Islam in History: Ideas, People, and Events in the Middle East

By Bernard Lewis | Go to book overview

7
Sources for the
Economic History of
the Middle East

The economic historian, even more than his colleagues in other fields of historical inquiry, has a liking for documentary evidence—a marked tendency to prefer archives to annals and other literature. The historian will of course be aware of the insights and even information that books can give him, and he will appreciate the relevance to his researches of the image of a society as reflected in the works of its authors and compilers. But whenever possible he will direct his main attention to the contemporary and immediate evidence or traces of historical events, in their original form, not as transmitted—and therefore transmuted—by a literary intermediary. The modern economic historian relies very largely on published and unpublished documentary and statistical materials. In the West, even the medievalist has at his disposal a mass of records, public and private, lay and ecclesiastical, central and local, on which to base his study of economic structures and economic change.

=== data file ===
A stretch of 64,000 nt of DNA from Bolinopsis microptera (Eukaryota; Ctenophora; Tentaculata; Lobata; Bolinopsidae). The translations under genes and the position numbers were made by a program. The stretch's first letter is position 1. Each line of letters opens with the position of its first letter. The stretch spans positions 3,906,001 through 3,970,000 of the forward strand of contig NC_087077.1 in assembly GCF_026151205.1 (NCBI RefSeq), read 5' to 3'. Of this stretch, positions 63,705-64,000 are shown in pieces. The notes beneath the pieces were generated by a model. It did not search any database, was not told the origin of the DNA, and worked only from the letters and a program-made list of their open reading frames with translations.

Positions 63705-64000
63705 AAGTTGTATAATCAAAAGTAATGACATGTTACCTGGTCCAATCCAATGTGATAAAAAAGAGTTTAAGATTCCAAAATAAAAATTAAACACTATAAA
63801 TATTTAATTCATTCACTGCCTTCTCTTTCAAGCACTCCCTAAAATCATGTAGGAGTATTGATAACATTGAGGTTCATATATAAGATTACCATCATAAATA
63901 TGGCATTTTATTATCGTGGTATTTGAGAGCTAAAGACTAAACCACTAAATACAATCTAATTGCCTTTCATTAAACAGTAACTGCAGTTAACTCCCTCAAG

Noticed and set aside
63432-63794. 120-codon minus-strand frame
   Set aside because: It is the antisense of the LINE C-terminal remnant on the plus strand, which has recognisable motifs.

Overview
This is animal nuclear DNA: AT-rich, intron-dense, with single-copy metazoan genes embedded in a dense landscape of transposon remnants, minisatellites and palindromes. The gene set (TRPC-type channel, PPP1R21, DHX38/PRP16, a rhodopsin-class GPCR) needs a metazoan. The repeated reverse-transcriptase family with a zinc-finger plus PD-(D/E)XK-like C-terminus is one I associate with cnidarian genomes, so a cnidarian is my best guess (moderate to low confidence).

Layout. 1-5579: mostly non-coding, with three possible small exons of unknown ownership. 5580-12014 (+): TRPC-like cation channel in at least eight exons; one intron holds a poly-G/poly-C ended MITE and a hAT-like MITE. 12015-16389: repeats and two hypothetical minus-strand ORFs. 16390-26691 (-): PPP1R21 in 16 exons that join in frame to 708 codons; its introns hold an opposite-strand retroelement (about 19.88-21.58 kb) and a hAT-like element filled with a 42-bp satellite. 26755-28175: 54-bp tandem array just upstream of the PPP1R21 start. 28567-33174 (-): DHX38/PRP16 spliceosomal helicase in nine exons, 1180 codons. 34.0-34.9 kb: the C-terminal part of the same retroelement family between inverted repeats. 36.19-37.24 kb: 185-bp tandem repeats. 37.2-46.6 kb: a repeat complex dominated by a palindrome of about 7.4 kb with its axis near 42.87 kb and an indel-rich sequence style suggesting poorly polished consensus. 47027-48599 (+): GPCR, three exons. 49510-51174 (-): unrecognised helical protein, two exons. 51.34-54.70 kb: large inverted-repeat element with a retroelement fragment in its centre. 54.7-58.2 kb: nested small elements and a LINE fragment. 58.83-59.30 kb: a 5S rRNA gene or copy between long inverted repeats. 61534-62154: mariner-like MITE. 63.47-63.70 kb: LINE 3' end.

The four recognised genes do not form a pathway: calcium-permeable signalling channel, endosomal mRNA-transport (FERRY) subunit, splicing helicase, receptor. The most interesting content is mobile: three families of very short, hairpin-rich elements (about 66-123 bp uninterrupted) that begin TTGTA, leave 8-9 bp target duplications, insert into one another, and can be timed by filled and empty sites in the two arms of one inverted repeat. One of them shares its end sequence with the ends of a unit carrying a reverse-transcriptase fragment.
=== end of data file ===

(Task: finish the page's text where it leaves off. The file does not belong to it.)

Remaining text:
One of the classical difficulties of the historian of Islam is the lack of such evidence.1 Without entering into the complex theoretical and philosophical problems of periodization, we may, for practical purposes, divide the history of the Middle East since the rise of Islam into three periods, defined by the availability and quality of documentary sources, and describe them by the neutral terms early, middle, and late. In the late period, which in most areas begins in the nineteenth century and continues to our own day, our knowledge is enriched—if that is the right word—by the multifarious bureaucratic activities of the state and of other agencies. Research into the recent economic history of the Middle

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